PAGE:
"I don't think anybody is going to be adequately compensated for the suffering that they have been through," litigant and well-known Australian comedian Rod Quantock told Australian television.
05 Mar 2007 02:43:00 GMT


Self-portrait of the Rote Hilfe (Red Aid)

The Rote Hilfe [Red Aid] is a solidarity organisation supporting politically persecuted people of the left-wing spectrum. It concentrates on politically persecuted people in Germany, includes, however, also persecuted people from other countries according to its possibilities.

Our support is directed at all people who, as left-wingers, lose their jobs, have to face trials and are convicted due to their political activities, e.g. for being legally responsible for the contents of writings disparaging the state, for taking part in spontaneous strikes, for resisting police incursion or for supporting the demand for not separating political prisoners. We also support those who are persecuted in another state and who are denied political asylum here.

I. Political as well as material aid
* We prepare the trial together with the accused person and especially make his political background known to the public.
* We arrange for the financial strain to be borne together by organising solidarity events, collecting donations and granting allowances from the regular contributions. Above all, lawyer and court costs can be covered partly or completely, furthermore we also pay support for the cost of living if high fines, loss of job or imprisonment have put the person affected or his or her family into difficulties.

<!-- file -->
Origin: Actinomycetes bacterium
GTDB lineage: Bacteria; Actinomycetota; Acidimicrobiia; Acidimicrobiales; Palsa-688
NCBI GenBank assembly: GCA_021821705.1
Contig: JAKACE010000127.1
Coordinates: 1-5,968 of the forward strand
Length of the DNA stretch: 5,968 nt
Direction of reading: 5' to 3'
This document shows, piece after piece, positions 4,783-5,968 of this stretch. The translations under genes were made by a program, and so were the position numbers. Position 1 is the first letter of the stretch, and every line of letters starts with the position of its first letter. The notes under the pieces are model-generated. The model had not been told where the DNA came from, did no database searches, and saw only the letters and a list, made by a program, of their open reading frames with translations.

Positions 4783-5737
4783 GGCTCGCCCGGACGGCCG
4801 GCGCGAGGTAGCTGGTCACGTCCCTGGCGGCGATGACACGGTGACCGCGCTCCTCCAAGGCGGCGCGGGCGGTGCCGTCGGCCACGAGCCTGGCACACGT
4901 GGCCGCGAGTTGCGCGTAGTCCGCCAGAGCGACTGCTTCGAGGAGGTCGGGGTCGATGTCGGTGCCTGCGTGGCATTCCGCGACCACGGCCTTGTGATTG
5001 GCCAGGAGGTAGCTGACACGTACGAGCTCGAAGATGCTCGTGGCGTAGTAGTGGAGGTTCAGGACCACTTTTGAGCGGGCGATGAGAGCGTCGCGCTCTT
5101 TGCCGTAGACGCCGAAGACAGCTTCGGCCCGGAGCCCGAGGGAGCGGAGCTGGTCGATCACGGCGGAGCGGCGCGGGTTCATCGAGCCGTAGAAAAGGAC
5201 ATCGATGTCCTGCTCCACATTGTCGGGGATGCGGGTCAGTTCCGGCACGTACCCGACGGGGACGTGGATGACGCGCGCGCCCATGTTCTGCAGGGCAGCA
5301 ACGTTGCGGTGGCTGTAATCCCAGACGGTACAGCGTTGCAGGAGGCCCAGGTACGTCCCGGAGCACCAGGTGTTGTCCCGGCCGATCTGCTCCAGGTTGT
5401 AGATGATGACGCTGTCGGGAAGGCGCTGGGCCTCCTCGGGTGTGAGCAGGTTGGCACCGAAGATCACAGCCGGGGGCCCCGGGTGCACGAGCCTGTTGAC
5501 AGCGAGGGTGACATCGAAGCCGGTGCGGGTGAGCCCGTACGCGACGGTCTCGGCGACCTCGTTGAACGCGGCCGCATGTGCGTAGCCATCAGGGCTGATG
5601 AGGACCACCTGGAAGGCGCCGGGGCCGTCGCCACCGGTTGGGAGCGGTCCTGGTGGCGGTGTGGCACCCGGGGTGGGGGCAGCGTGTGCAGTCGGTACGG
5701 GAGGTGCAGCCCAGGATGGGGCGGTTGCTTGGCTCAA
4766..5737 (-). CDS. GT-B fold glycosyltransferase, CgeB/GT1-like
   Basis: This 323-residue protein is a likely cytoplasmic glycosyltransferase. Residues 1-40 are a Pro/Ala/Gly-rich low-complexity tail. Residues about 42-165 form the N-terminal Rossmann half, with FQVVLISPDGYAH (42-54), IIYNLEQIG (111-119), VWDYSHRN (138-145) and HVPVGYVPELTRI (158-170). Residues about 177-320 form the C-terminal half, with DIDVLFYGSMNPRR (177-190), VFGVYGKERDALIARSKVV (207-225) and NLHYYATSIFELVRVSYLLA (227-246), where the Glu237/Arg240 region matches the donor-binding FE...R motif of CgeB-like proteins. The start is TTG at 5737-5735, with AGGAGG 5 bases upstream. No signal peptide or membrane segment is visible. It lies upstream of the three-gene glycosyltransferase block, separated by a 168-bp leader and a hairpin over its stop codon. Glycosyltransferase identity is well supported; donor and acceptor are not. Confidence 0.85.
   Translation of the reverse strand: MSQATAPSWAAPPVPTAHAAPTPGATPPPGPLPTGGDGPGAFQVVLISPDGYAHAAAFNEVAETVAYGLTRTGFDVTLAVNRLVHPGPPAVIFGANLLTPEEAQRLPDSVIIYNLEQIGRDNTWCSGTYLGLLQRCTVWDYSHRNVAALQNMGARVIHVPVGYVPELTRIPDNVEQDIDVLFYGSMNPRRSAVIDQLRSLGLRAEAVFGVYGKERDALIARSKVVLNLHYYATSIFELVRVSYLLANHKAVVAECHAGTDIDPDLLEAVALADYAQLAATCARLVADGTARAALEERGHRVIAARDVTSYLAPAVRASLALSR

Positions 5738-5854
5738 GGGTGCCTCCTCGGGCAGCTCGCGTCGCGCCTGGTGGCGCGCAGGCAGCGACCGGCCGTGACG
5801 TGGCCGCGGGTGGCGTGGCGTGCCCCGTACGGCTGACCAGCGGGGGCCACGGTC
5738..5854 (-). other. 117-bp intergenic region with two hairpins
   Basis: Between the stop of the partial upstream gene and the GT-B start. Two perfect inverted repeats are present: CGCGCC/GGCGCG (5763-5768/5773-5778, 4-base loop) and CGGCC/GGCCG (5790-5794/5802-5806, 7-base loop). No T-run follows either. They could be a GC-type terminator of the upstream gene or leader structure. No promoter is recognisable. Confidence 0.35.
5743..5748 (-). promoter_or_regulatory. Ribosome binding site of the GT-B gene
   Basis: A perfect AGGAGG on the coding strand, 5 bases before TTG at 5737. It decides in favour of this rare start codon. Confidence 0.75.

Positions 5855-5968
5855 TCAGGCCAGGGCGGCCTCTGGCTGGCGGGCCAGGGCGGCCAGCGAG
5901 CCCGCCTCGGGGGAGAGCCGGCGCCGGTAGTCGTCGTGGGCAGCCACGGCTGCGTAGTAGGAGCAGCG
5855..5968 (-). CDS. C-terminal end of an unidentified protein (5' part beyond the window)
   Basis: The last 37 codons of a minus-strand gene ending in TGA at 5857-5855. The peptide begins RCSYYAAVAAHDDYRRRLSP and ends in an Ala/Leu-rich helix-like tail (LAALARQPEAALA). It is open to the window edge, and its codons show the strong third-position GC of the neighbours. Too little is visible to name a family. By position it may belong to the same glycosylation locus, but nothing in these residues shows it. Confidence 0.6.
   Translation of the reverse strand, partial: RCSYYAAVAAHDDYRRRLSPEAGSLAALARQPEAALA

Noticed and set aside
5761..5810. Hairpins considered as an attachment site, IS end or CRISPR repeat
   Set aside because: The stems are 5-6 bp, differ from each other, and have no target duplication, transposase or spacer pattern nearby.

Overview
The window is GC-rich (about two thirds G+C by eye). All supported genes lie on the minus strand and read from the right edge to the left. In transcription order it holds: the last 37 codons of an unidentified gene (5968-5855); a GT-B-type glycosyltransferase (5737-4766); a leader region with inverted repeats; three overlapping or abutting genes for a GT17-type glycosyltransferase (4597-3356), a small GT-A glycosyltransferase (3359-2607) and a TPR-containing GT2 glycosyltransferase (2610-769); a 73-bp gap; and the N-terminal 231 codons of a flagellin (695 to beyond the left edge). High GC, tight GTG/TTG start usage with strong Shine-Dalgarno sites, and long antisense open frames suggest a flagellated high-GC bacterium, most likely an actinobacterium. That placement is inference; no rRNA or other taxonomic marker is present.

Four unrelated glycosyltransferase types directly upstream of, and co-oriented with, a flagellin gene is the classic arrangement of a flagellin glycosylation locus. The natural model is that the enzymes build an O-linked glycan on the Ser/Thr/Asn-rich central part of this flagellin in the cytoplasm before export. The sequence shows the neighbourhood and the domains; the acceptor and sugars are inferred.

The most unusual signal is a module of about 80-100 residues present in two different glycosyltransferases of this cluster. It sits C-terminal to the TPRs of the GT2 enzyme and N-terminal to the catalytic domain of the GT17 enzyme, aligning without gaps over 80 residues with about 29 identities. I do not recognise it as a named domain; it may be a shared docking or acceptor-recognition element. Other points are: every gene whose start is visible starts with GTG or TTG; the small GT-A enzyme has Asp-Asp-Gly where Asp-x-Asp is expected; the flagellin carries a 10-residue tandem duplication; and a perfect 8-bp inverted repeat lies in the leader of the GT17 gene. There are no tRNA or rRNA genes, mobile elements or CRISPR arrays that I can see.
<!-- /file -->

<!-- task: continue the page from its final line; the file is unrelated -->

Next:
* We keep up the personal contact with political prisoners and demand that detention conditions be improved and solitary confinement be abolished; we demand their release.

II. The Rote Hilfe is not a charity organisation
The support of an individual person shall also be a contribution to the strengthening of the movement. Each person taking part in the struggle shall do so knowing that they will not be alone afterwards when they are taken to court. Whereas on one hand the main purpose of state persecution of those who took to the streets together is to isolate them by picking individuals and to deter others by imposing exemplary sentences, the same way the Rote Hilfe sets the principle of solidarity against this and thus encourages one to continue the struggle.

Apart from the immediate support of affected people, the Rote Hilfe considers its task also to be the participation in the general fight against political persecution. When preparing protest marches, for example, it arranges for the participants to protect themselves and others as effectively as possible from injuries or arrests through the state authorities. It engages itself against ever stricter laws on national security, against continued destruction of the right to defence, against solitary confinement, against further restrictions on the freedom of opinion and assembly.
III. Membership and organisation of the work of the Rote Hilfe